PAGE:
Accent reduction really is a commitment and not something that you can just pay for and expect to achieve as a given during your time on the course. You have to be invested in making a change for yourself and the speed at which you manage to modify your accent will often depend on how much work and practise you put in, yet it can take heavier accents a while longer to eliminate.
How Do Celebrities Cope With Changing Accents?
It comes as no surprise that actors must go through rigorous screening and auditions for any part, but sometimes if a director wants a particular actor (like, for example, if the movie or play was written for that person in their eyes), then they want them. As such, many actors are forced to take on new regional accents and sometimes even adapt their accent to sound like they are from across the pond.
Whether actors have to turn their US accent into a UK one, or vice-versa, there are many who appear to do it seamlessly. But do they really? Remember that filming a scene can take several hours or days with the shots being cut and re-run so it is is likely that these professionals do make mistakes but are able to go back and delete their accent slip and record a corrected version for the camera.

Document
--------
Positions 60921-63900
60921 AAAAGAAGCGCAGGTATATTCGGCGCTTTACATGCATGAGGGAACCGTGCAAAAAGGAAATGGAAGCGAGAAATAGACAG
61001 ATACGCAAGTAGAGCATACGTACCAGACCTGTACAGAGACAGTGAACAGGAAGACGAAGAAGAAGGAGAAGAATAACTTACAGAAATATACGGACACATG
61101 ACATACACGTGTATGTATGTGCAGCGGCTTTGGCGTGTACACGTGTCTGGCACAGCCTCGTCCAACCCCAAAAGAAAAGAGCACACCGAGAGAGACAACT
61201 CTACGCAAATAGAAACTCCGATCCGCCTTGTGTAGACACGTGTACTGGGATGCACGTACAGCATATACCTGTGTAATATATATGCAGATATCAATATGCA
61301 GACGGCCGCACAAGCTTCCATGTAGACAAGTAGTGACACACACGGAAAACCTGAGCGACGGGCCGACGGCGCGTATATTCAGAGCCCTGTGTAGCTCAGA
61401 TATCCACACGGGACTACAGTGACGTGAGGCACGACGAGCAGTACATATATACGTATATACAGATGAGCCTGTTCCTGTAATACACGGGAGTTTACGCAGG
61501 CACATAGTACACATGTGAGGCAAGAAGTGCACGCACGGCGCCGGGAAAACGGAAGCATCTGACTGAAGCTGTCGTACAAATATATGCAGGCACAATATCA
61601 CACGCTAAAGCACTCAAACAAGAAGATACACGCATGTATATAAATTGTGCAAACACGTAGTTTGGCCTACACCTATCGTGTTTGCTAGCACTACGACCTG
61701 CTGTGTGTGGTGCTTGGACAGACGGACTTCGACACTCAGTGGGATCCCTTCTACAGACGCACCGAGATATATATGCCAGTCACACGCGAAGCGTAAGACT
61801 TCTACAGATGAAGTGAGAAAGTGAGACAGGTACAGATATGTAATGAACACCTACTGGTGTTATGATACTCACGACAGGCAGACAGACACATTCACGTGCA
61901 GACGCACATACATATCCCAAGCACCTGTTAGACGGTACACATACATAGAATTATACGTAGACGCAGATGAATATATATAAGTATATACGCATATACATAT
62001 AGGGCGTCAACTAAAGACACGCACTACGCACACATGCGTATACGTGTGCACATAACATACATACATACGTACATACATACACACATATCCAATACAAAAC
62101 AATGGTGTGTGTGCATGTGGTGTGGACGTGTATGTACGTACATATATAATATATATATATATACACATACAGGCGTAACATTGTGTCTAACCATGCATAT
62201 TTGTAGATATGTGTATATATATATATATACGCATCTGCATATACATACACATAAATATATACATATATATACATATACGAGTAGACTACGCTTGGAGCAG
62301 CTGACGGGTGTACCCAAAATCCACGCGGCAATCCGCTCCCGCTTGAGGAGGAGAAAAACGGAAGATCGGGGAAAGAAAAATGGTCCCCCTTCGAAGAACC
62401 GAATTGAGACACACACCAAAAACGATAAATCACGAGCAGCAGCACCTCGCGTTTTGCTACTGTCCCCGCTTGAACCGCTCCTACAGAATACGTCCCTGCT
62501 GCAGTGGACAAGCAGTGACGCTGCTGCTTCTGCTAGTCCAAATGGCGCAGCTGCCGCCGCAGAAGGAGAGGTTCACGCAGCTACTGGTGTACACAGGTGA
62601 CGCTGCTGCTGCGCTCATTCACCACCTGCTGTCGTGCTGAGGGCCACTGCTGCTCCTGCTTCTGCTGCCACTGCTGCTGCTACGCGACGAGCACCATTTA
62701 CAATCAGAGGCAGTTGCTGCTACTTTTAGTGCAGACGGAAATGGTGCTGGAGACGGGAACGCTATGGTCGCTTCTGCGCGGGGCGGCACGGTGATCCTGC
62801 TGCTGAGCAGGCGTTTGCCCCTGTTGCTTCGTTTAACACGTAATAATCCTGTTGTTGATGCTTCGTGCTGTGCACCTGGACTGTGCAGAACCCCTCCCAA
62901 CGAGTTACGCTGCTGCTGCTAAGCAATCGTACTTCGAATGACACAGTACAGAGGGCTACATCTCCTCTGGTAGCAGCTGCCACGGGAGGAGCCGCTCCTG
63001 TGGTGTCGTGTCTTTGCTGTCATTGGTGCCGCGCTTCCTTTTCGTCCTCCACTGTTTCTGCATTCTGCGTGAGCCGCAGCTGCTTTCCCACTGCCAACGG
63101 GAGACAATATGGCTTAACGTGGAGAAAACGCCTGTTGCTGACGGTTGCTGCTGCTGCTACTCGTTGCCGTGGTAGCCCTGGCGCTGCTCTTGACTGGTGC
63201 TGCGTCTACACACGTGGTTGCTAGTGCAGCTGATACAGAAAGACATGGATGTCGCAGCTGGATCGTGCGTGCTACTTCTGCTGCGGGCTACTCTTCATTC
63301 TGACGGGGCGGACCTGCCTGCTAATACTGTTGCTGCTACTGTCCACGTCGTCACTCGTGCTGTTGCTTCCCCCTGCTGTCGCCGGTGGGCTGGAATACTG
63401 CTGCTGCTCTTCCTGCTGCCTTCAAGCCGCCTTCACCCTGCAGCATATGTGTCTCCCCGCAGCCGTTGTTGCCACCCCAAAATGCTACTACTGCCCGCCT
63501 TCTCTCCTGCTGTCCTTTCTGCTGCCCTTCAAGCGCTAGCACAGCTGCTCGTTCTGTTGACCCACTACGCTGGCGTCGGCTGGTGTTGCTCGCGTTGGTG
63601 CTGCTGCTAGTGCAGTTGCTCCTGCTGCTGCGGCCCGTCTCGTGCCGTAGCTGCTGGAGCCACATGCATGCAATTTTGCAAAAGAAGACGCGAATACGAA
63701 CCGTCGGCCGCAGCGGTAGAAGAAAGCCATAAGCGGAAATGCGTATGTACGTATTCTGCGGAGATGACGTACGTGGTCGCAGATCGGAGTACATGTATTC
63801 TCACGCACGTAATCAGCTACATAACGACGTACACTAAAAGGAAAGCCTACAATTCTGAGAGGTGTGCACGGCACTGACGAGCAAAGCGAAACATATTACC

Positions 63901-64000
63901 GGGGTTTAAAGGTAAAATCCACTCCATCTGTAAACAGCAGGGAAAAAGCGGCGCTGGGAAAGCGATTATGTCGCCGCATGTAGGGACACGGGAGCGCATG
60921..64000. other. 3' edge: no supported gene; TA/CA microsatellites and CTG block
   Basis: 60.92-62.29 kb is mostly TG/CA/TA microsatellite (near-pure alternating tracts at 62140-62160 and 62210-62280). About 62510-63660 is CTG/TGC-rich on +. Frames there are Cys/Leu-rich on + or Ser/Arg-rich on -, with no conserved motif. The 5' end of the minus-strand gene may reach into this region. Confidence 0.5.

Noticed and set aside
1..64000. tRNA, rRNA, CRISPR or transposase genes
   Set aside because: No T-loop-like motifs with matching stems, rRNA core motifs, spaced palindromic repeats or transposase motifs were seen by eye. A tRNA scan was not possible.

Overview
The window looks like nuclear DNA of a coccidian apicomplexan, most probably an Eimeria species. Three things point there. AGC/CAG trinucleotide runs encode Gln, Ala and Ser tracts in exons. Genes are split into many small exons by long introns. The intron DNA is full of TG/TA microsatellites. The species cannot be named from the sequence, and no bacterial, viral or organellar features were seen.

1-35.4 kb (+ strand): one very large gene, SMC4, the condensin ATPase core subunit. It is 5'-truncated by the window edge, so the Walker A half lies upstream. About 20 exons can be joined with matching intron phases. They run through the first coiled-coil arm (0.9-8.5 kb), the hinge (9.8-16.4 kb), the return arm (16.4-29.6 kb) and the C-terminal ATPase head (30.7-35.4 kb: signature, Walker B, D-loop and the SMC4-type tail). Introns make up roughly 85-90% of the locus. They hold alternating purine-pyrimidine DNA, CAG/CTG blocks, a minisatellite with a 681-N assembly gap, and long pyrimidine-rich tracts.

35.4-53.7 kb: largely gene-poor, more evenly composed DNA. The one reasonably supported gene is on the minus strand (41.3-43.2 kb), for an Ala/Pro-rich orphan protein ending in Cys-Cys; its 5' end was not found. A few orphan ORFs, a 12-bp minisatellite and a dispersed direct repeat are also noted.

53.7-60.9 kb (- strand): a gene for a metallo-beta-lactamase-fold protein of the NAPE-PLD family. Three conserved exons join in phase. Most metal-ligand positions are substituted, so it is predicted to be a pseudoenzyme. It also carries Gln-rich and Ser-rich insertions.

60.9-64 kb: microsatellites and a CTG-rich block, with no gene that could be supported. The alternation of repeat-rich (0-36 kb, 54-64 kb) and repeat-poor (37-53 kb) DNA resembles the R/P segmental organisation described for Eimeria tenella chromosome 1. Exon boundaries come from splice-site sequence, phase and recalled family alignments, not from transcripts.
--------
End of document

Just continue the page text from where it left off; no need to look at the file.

And on the subject of celebrities, here are a couple of celebs who you may not have known have very different natural accents to the one they portray on screen!
Sex and The City star Kim is well-known for her role as Samantha Jones in the hit US show, but did you know that she is originally from Liverpool, England? With this area of the UK being so well known for its deep, scouse twang, it is no surprise that when Kim is interviewed by British radio DJs or newsreaders she slips back into her Liverpudlian roots! We would never have known whilst watching her and Carrie roam around the streets of New York!
Known back in the day for his football skills and his timid Cockney accent, David Beckham has, over the years, lost his distinguishable London accent and seems to have a much more refined, standard British accent. Whether this was done purposely or is just a result of living overseas and mixing with players with numerous different nationalities, we do not know for sure, but his lifestyle and all of the brands that he represents are most likely a reason for wanting to sound more mainstream and less individual. Come on, David is unique enough with his exceptional ball skills he doesn't need to stand out anyway!
We hope this article has been useful and has shed some light on how you might expect a professional to help you change your accent. As you can see, it definitely is possible, but it's up to you how long it takes for you to modify your accent fully.
Find out how much accent reduction costs, here.